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Historical highlights of our clinical research

Bournemouth is a young town. It had its first hospital in 1854, and in 1877 the Boscombe, Pokesdown and Springbourne Infirmary opened its doors, closely followed by the Boscombe Cottage Hospital at Shelley Road. Ten years later, in 1887, the Royal Victoria Hospital was established in Westbourne. In 1911 these hospitals merged under a unitary name, the Royal Victoria Hospital.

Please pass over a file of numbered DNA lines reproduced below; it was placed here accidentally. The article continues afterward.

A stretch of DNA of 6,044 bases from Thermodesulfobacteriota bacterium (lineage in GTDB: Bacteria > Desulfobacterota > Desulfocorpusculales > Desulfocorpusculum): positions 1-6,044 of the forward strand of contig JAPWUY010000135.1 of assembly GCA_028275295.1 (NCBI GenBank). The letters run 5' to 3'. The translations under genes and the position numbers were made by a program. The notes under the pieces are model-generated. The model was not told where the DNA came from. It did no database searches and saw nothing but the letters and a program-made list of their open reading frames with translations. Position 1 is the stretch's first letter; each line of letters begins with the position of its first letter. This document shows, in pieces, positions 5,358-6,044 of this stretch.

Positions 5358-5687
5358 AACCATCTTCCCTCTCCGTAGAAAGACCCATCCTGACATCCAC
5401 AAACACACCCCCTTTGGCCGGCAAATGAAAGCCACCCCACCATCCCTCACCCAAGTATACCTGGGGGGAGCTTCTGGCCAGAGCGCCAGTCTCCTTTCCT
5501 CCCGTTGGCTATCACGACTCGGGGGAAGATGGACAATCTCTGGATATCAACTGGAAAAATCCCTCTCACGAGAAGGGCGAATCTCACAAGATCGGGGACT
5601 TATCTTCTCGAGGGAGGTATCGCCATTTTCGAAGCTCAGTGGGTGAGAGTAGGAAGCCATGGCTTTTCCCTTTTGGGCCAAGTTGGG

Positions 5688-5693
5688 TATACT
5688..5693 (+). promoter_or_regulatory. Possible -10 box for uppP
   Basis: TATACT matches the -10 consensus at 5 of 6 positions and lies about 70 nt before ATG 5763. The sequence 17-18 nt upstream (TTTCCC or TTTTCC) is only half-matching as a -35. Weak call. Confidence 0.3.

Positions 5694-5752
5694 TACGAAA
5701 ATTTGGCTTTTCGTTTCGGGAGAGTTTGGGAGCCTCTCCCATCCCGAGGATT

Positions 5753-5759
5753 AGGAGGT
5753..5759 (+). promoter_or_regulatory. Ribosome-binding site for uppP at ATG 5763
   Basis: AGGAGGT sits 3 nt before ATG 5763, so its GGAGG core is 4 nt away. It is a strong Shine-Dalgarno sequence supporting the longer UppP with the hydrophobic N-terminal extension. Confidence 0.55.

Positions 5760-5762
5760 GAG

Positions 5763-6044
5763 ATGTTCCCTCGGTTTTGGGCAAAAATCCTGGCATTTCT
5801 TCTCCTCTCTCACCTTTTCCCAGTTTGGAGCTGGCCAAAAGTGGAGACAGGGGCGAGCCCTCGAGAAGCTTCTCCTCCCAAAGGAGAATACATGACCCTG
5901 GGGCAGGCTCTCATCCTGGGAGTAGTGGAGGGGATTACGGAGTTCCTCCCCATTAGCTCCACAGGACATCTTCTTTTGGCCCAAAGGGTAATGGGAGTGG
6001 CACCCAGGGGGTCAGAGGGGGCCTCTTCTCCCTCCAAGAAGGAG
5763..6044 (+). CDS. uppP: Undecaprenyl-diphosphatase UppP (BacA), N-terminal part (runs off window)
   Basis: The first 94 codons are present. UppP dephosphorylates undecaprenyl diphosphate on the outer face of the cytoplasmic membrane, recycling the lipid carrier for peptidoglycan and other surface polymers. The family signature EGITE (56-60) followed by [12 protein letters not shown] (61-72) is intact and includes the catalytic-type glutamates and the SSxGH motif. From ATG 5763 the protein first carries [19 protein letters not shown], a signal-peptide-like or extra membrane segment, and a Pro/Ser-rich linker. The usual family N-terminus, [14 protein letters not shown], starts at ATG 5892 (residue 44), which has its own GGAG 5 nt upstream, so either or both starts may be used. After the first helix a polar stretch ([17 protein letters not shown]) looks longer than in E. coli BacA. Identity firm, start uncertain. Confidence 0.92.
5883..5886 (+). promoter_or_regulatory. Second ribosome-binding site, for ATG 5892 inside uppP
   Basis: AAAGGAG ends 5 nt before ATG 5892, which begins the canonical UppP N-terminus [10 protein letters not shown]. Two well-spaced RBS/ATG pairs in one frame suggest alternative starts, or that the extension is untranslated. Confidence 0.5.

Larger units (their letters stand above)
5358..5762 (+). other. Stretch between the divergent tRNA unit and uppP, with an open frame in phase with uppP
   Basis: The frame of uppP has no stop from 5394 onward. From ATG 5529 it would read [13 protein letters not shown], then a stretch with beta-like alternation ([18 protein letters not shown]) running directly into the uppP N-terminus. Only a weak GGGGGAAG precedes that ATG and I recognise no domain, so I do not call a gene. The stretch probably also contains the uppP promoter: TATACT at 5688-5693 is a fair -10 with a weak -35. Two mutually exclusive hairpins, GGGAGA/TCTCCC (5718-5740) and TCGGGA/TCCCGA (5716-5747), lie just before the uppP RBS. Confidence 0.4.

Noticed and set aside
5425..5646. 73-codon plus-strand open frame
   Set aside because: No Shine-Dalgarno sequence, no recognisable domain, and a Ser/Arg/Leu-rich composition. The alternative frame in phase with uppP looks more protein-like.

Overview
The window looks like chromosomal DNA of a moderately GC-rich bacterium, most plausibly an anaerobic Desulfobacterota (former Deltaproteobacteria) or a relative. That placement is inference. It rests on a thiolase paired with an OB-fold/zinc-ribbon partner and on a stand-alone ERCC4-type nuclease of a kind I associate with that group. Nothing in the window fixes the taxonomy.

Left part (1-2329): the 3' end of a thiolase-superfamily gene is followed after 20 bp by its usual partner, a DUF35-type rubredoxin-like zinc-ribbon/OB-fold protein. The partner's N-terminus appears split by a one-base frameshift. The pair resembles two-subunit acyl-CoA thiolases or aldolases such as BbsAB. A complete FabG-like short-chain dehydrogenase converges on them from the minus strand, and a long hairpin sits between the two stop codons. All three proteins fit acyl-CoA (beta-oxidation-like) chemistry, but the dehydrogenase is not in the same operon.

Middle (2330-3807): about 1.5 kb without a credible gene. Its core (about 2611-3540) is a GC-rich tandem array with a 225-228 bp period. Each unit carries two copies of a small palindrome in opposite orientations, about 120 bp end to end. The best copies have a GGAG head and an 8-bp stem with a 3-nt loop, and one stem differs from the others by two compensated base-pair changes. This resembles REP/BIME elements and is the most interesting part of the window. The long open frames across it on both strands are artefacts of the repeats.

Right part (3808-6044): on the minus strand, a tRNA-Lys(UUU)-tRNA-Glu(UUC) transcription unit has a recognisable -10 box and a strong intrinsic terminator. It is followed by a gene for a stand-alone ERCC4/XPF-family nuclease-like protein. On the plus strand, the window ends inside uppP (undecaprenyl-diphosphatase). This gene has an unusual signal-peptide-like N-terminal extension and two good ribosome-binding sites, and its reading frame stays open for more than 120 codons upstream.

Although doctors and nurses used up-to-date medical practices at these Bournemouth hospitals, such as the use of the ‘Nordrac’ method in 1898 - a regime of rest, fresh air, healthy diet and graded exercise for chest infections - we do not know when actual clinical research started. We know more about research in recent times. In 1967 Dr A.T. Hendry won a research prize for his work on Pulmonary Embolism. In 1988 Dr J. Mikhail and Dr Tattersall developed the technique for testing school children for tuberculosis. And, Professor Terry Hamblin, who was appointed a Consultant Haematologist in Bournemouth in 1974, became a leading authority in his field. With the help of his colleagues at the hospital, Professor Hamblin demonstrated that chronic lymphocytic leukaemia comes in two forms which advanced our understanding of the disease.

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